While the hackers have released the data in what could best be described as a harsh and judgmental way, they do offer some clues about how trustworthy the data may or may not be, “Find someone you know in here? Keep in mind the site is a scam with thousands of fake female profiles.”

On that note, remember that the information obtained and released by hackers in data breaches by their very definition is never verified by the companies who are breached, and so this brings into question the integrity of all the data, regardless of how authentic it might seem.  For example, there may be deliberately false information inserted by the hackers designed to damage reputations or serve another agenda.

Accordingly, as already reported the hackers also provided this disclaimer of sorts, “Chances are your man signed up on the world’s biggest affair site, but never had one.”  In short, make sure you have all the facts before a potentially dangerous and damaging real-life Internet hoax unfolds in your own backyard.

Here’s a summary of the exact data that was breached:

  • Full names and addresses
  • Birthdates
  • Email addresses
  • Credit card transactions
  • GPS Coordinates
  • User Names & Passwords
  • Sexual Preference
  • Height, Weight, physical characteristics
  • Smoking and drinking habits

Lastly, while it may be easy to fall into the trap of victim-blaming and judging based on your own set of moral or ethical standards in this case – as social media opinions begin to rush forth in the coming days and beyond, it’s important to keep sight of the broader picture of what is transpiring.

Today’s breach may well affect nearly 30 million victims, and maybe you don’t know any of them… this time.  Next time, in another context, it could be you.

In the meantime, let’s hope that the active investigation into the perpetrators behind this hack are brought to justice, because as the statement from Avid Life Media rightly asserts, this is an act of criminality.

Until next time, stay safe out there.

Adulterers Beware: Ashley Madison Hacked

Ashley Madison is a social network for people in relationship (mostly married I’d guess) who want to have an affair. Now, according to Krebs on Security, the page has been hacked by “an individual or group that claims to have completely compromised the company’s user databases, financial records and other proprietary information”. Large parts of stolen data have been posted online by The Impact Team, the people responsible for said hack.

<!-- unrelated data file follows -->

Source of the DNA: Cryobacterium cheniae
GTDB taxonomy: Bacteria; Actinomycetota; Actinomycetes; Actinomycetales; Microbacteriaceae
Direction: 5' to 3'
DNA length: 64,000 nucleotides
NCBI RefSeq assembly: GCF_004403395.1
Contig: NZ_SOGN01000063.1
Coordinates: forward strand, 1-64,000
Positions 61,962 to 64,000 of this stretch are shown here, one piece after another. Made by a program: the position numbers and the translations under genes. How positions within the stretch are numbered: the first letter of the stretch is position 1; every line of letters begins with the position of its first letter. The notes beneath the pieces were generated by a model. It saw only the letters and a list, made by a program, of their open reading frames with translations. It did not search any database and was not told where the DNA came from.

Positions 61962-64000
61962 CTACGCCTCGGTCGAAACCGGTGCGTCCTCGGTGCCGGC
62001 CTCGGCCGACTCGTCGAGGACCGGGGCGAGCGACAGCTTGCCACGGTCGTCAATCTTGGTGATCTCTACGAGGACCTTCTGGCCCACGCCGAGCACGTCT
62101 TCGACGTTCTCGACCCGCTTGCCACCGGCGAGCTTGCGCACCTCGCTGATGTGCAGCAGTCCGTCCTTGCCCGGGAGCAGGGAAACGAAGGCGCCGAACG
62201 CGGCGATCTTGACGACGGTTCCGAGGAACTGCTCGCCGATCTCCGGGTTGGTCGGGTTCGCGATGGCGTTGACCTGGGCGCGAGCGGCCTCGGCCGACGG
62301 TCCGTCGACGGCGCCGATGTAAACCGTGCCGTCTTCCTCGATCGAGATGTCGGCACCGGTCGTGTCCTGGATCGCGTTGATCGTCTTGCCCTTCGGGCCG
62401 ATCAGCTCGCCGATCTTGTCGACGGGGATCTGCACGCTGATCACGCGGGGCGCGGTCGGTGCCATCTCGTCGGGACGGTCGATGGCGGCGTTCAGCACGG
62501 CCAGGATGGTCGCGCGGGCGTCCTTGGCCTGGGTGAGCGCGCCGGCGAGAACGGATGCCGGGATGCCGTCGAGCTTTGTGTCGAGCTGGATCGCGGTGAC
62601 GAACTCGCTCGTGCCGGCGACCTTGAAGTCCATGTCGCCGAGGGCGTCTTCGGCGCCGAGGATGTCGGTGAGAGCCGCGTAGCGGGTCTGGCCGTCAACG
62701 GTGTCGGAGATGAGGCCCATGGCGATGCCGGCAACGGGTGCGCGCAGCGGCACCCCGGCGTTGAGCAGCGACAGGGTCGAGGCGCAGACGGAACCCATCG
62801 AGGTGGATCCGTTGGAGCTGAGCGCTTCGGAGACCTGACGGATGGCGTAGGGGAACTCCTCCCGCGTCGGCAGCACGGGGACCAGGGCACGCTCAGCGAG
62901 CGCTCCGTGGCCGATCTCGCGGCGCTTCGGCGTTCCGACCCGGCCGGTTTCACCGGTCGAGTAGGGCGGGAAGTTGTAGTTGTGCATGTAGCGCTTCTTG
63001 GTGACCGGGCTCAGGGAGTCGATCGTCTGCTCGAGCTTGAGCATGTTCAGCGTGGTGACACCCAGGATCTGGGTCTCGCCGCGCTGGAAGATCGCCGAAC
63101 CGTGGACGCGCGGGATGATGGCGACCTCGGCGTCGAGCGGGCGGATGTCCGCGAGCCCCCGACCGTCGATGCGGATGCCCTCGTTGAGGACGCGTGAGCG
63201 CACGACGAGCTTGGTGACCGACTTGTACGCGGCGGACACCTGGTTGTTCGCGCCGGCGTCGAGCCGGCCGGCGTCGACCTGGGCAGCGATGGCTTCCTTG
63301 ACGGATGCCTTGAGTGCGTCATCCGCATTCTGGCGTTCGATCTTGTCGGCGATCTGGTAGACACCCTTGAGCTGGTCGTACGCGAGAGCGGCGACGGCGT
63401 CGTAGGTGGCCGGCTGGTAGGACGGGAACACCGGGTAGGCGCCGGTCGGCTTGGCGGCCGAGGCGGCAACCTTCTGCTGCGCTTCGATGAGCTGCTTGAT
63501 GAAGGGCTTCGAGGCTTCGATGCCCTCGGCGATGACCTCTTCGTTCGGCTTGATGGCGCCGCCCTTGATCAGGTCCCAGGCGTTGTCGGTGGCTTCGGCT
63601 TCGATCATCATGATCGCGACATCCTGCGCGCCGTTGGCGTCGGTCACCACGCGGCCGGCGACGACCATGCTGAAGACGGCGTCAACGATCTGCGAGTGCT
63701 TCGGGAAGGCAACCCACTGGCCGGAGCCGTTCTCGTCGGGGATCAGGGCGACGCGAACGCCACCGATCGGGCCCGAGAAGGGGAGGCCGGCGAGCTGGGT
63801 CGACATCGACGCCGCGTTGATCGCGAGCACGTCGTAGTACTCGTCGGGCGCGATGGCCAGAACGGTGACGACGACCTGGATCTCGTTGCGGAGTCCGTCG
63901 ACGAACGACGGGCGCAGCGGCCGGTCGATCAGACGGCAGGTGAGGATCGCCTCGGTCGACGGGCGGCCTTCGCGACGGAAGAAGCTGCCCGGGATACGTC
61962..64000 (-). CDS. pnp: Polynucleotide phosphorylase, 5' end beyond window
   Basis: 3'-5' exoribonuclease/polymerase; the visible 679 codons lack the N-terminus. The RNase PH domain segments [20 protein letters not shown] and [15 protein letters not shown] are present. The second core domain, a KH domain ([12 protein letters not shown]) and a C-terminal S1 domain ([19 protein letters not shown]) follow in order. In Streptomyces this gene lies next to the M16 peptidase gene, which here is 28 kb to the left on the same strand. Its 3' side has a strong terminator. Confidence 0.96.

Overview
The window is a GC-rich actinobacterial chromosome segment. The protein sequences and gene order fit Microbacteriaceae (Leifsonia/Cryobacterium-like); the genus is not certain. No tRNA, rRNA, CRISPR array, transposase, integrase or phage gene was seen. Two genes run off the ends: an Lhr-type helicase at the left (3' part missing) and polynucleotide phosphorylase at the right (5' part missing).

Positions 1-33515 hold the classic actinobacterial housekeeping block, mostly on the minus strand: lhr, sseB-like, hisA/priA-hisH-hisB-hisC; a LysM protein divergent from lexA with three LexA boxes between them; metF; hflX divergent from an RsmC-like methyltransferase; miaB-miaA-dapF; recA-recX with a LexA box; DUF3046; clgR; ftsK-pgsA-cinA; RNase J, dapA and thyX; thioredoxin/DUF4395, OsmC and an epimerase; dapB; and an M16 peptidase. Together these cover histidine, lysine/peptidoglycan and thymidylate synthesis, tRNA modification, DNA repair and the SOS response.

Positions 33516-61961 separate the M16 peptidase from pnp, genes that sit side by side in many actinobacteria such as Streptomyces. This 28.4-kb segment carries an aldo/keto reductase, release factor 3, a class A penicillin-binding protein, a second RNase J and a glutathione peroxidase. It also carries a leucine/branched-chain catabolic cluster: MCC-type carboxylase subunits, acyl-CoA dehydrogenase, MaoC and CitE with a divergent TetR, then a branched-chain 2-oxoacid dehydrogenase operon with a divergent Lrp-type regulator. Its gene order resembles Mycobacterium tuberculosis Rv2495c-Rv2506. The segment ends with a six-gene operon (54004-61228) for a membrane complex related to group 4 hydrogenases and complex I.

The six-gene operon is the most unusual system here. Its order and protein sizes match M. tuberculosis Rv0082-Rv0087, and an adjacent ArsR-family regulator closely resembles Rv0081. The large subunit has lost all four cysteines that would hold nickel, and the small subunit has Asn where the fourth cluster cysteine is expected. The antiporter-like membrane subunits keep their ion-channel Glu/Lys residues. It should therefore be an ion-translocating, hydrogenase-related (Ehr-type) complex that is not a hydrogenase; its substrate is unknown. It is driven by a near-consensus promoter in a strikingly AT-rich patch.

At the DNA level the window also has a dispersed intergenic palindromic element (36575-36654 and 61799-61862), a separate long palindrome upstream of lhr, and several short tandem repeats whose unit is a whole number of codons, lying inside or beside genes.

Apparently The Impact Team decided to post the stolen data because while Avid Life Media (ALM), the company that owns Ashley Madison, says that they will delete user profiles permanently for $19 that’s not happening, at least not completely. While there has been some controversy concerning this topic before the reaction of The Impact Team seems rather extreme.

“Full Delete netted ALM $1.7mm in revenue in 2014. It’s also a complete lie. Users almost always pay with credit card; their purchase details are not removed as promised, and include real name and address, which is of course the most important information the users want removed,” the hacking group wrote.

“Avid Life Media has been instructed to take Ashley Madison and Established Men offline permanently in all forms, or we will release all customer records, including profiles with all the customers’ secret sexual fantasies and matching credit card transactions, real names and addresses, and employee documents and emails. The other websites may stay online.”

According to ALM CEO Noel Biderman the company’s investigation is ongoing. He also states that he believes that the breach was actually an inside job – perhaps by a former employee or contractor: “We’re on the doorstep of [confirming] who we believe is the culprit, and unfortunately that may have triggered this mass publication. I’ve got their profile right in front of me, all their work credentials. It was definitely a person here that was not an employee but certainly had touched our technical services.“